Elevation and Attitude

Do you know the elevation where you live? Florida’s Emerald Coast is where I work and play. Local coastal locations have an elevation of about 10 feet above sea level. Not an ideal place to be when hurricanes make landfall. Our home is on 20 acres inland with a 60-foot elevation – giving us a good margin of safety. Hurricane Harvey went ashore just a few days ago near Corpus Christi, Texas. Corpus Christi, at only 7 feet above sea level, suffered devastating damage from the category 4 storm that packed 130 mph winds and torrential rains. The low elevation and record-breaking rains have dealt Houston and the entire Gulf coast of Texas a heavy blow with an economic toll in the billions. It’s gut-wrenching.

Here’s a deep question: What’s the elevation where you live in your head? If you want to make a positive difference in the world – you have to constantly be growing, changing, and improving. It’s a constant process of elevating your thinking, perceptions, and ability to discern. Leadership requires vision and the ability to see beyond daily challenges and frustrations.  It’s often been said that your attitude, not your aptitude determines your altitude. As I work with business executives, we often discuss how it’s much more effective to hire based on attitude rather than particular skill sets. Skills can be taught. Attitude – not so much.

You become what you think about. That truth is packed with the motivation to stay on the road to higher ground – to elevated thinking. My dad was a deep thinker – an intelligent man who enjoyed stimulating conversation. He had little patience for gossip or drivel. His motto was “great minds discuss ideas, average minds discuss events; small minds discuss people”. You can immediately separate yourself from the crowd when you choose to focus on ideas and solutions rather than complaining about people and problems.

Whenever you need to be refreshed, stimulated, and renewed, go higher. The way up varies among individuals. I recently wrote, How to Strengthen Your Heart – describing some of the well-traveled paths to a better attitude. It is vital to mark the way that leads to a positive attitude so you can find it readily – even in the dark. If I asked, “Tell me your three “go-to” ways to elevate your thinking, mood, and attitude” – you should have a ready answer!

As a native Floridian, it’s easy for me to describe the feeling I get when I go to high elevations in a physical sense.  It’s euphoric to move from a totally flat topography and arrive in the mountains. I gasp in wonder at the overlooks offering spectacular views of peaks, valleys, and waterfalls. The breathtaking majesty of nature is inspiring. The air smells amazing – the low humidity is refreshing. Hiking in the mountains is something my husband and I have always enjoyed.  Every time you reach a summit, you are rewarded with a fresh view and can see beyond what you imagined.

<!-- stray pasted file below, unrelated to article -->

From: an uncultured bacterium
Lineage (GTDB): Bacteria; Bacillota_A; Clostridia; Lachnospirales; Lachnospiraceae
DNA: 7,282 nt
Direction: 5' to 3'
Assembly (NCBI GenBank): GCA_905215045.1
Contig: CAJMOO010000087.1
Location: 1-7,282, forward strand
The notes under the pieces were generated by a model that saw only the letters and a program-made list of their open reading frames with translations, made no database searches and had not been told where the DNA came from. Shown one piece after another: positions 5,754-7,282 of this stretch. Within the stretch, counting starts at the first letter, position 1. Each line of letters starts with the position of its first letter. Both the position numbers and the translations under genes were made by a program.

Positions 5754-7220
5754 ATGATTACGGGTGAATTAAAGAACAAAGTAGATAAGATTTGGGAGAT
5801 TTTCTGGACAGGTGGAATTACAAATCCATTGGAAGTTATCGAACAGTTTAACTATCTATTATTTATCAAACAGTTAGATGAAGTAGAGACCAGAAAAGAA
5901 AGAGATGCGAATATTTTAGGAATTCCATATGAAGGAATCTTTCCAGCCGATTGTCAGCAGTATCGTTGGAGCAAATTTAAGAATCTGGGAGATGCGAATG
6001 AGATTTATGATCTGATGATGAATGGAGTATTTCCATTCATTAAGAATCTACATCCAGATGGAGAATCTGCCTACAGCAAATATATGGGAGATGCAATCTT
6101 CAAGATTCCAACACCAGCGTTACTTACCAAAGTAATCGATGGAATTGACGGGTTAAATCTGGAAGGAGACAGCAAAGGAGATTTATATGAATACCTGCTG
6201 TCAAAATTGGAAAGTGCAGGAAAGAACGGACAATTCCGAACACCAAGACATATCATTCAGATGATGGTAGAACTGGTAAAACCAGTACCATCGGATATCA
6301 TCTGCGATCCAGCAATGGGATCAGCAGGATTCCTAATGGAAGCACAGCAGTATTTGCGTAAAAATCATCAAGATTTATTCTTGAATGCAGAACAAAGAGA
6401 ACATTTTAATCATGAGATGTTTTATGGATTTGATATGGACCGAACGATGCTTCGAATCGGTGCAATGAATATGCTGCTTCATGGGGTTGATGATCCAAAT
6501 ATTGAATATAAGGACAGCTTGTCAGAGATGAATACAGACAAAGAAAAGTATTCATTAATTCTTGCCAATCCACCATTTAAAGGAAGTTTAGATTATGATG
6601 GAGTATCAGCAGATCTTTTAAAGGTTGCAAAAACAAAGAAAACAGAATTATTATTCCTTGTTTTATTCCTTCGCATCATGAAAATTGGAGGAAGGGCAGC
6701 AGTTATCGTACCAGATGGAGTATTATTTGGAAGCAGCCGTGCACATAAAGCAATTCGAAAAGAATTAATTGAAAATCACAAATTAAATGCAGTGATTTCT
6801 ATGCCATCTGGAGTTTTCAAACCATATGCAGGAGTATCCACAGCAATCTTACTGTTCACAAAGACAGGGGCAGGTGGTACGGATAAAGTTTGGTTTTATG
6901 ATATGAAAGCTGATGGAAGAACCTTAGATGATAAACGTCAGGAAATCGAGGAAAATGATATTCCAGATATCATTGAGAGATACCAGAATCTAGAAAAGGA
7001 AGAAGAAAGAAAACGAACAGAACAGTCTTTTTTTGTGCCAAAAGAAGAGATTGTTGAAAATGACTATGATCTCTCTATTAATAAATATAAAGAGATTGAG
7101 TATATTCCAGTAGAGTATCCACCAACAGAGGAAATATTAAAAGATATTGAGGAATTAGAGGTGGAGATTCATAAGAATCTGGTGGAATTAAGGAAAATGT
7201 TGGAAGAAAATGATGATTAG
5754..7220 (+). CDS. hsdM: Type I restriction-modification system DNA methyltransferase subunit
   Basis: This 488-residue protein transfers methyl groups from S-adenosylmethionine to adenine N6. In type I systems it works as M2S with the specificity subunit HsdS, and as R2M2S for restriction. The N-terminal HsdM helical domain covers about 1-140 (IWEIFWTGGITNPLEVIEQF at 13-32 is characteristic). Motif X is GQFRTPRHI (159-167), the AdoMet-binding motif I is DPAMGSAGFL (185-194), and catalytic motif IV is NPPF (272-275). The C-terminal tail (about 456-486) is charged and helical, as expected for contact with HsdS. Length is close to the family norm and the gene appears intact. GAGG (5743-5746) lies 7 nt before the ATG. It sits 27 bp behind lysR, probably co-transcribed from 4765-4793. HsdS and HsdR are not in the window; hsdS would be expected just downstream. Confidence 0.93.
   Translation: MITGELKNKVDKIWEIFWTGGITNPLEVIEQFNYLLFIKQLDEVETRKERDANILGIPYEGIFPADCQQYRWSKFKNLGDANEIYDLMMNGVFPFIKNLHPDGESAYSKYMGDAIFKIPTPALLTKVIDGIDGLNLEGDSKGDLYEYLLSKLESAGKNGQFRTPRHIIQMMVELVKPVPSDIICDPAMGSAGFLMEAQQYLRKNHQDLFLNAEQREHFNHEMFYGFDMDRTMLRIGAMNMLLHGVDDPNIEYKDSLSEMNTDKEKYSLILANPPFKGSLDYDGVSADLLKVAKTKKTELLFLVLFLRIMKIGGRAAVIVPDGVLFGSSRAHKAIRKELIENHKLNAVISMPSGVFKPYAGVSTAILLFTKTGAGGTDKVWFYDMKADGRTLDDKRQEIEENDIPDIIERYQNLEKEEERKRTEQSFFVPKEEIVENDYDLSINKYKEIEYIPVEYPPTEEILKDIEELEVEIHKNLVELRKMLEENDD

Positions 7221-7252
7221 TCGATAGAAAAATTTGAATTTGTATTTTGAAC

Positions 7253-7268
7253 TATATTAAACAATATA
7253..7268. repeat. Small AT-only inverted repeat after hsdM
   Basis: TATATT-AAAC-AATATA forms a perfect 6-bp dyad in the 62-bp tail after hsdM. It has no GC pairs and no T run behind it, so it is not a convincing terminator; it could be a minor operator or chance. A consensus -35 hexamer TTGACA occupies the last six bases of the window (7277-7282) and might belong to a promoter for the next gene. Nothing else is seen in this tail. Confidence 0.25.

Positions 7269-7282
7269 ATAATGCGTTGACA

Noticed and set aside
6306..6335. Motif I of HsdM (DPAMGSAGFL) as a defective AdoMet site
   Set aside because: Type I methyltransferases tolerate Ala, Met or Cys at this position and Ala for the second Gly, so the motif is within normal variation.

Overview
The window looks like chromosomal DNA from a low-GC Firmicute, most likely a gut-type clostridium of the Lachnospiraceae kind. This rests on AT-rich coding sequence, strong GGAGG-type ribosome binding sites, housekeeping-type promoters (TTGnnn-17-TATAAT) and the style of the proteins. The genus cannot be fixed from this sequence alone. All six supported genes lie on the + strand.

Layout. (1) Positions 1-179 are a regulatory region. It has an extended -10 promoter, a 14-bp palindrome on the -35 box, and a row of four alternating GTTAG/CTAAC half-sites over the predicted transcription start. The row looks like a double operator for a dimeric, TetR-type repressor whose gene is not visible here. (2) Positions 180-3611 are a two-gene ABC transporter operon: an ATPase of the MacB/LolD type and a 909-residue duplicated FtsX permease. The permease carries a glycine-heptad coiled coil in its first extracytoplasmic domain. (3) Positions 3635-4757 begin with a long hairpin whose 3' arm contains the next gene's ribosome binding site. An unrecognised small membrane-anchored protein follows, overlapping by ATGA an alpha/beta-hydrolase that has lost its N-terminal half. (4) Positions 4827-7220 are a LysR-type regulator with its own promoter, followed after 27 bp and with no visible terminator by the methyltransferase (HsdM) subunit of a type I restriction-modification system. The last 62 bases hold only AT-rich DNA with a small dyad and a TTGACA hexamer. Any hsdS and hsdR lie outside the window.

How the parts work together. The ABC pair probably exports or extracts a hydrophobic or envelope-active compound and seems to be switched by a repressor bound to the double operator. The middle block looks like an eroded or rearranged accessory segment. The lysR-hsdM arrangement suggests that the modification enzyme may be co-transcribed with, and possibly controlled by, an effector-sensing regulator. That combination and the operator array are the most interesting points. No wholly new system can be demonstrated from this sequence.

The best view often comes after the hardest climb. I’ve been known to wonder if the climb would be worth it. I’ve been tempted to find a spot along the trail and just rest and wait while the others climb all the way to the peak and then show me pictures. It’s not the same. Experience tells me it’s worth the energy expended to press in and push on – despite the degree of discipline it takes to grit your teeth through the difficulties.

If you need a renewed attitude, it’s time to go to a  higher altitude. It requires elevation to see over the obstacles and get the big picture. Elevation allows you to see and understand that your purpose transcends the frustrations you might currently be facing.

Zig Ziglar was one of  my “remote” mentors. I listened to countless hours of his wisdom over a period of many years. He always ended his talks with, “I’ll see you at the top.”  It’s from within you rise. A higher elevation and a better attitude are calling.

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Note: I am hosting an event in October called “Elevation”. This particular conference is for Women of Faith (sorry, guys – I’ll catch you on the next one) who desire to step into the fullness of their high calling. Consider whether you are one of those who will experience a defining day on October 28th.

Yes! I am a student of leadership & communication skills. Keep me updated. 

Beverly has never been accused of sending too much email. You will not be hammered with email - we promise.

About Beverly

Beverly Lewis is an Executive Trainer, Speaker and Business Consultant. She has extensive experience with Internet Marketing Strategies and Building an Effective Online Presence.

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